Growing up queer is pretty difficult. Growing up queer in a family where pretty much anything can be a sin is even more difficult. My friends and I laughed about the triviality of it all. It hurt knowing that I’d never get to bring a girl home for Christmas to meet the ‘rents, but I could either choose to dwell on that or I could laugh at my mother’s rants on homosexuality and X-Men. So I created a list of the things I’d do once I was an adult, each of them deemed “sinful” for rather ridiculous reasons.

Thus, “The Sin List” was born:

Thou shalt not watch X-Men, for it is bringing the youth to gayness.

Thou shalt not go on dates with girls because that’s pretty gay.

Thou shalt not do anything that would make people think you’re gay because then you will instantly attract The Lesbians and may be tempted.

Thou shalt not engage with the feminists. They are supposedly all very gay.

Thou shalt not attend Pride or Pride events. It is full of the tempting lesbians that my mom fears so greatly.

Thou shalt not read Harry Potter.

To clarify, I don’t believe any of the above are sins. But for the sake of proving something to myself and most certainly as a result of the “I’m an adult now” mentality, I decided to commit (almost) every single one of them in the span of a week.

It started when I called up one of my best friends from back home and marathoned X-Men. It was cathartic getting to excitedly shout “Look at my wife go!” whenever Ellen Page’s character did literally anything. Looking back on it, it was my first time being extremely, unapologetically queer around anyone.

This next one is possibly the most obvious. If you’re going on a date with a girl and you are also a girl, that’s officially pretty gay. To me, it was a milestone, the final factor in whether or not I was “a real gay.” In the end, I didn’t end up learning anything new about myself, although I did finish off the week with more facts on socialism (date one) and France (date two) than I ever thought I needed.

I was on the first date when I committed sin #3. I’m ordering my coffee when the girl I’m out with goes, “Wow you really rock that soft butch aesthetic.” As someone who never had lesbian friends, I had no idea what “soft butch” meant. I took it in stride, though. Lesbianism is apparently something I now radiate.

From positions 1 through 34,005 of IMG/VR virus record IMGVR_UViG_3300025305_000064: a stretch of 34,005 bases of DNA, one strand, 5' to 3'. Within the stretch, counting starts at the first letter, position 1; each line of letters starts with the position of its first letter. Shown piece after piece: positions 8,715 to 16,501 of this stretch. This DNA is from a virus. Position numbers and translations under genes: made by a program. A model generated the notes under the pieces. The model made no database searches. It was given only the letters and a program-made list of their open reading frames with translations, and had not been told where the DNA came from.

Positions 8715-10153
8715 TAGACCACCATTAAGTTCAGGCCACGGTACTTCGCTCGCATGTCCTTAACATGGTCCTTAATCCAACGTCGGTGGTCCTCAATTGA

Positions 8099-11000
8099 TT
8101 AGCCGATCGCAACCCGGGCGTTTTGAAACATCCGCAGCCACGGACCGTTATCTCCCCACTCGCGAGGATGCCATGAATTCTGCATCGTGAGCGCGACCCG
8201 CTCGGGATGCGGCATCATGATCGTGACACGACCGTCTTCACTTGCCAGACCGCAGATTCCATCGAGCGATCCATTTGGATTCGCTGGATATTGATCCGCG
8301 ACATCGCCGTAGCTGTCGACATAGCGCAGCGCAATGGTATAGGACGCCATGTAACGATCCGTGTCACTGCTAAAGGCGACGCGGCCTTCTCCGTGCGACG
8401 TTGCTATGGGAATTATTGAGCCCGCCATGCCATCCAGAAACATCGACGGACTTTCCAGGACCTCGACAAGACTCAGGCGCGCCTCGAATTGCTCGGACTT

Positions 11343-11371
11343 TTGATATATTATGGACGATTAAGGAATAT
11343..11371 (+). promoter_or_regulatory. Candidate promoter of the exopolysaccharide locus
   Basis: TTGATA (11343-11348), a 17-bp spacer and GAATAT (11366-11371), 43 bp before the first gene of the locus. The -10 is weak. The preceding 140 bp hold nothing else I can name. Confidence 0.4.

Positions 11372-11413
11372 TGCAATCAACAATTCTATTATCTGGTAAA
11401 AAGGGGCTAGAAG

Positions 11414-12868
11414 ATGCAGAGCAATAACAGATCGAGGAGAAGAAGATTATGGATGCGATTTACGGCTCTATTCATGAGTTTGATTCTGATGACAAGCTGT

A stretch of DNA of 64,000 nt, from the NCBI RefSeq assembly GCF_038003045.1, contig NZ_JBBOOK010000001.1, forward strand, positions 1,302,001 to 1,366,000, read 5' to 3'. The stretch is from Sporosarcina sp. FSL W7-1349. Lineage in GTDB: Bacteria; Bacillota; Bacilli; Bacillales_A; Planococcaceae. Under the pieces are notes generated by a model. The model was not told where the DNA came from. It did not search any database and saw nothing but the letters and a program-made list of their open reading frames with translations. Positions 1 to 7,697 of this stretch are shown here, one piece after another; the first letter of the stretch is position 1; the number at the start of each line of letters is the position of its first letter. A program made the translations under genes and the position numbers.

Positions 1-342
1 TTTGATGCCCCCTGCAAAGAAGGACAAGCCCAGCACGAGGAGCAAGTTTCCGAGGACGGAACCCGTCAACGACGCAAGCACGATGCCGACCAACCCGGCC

Then came sin #4. Engaging with feminists is pretty easy to do in a university this big, especially if you’re a feminist yourself. Most of the girls I know on campus are feminists. Although, if feminist circles were a magical source of queer girls, it would be a hell of a lot easier to get a date. Instead I’m stuck here flipping through Tinder and the countless “I’m looking for a third for me and my boyfriend!” accounts.

So about sin #5—Pride was in July, but it still counts if I attended, right? I left the event with a ton of stickers and an unnecessary crush on a girl who I’d shared classes with for two years and was moving away for university, but for now had rolled around Pride in her full roller derby getup. In case you haven’t noticed, the better part of my interactions with women involve me realizing how wonderful they are and how I am woefully inadequate. I should work on that.

It wasn’t until the fourth day when I realized that I hadn’t yet engaged in the longest running subject of disgust in my house: reading Harry Potter. Yes, unlike more directly queer-related things, I’d been barred from Harry Potter-related media since I was a kid. Apparently, witchcraft is a primary concern when raising a primary school-aged child.

Not to be cheesy, but reading them was magical. Needless to say, despite its spellbinding characters and plotline, I haven’t converted to witchcraft. Frankly, who has the time when you have the entire Harry Potter universe to catch up on?

There are plenty of other things I could have added to this list, from playing Pokémon to going to LGBTQ+-positive churches. These were just the ones that mattered most to me. It’s still pretty surreal to me to know that I’m out there doing whatever I want now without my parents looking over my shoulder. I mean, this is my rebellion; not drug use, not binge drinking, not rioting, but reading Harry Potter and going on dates. It’s far from over though. I still haven’t finished Harry Potter, and for as long as there is Tinder, there will be cute girls to go out with.

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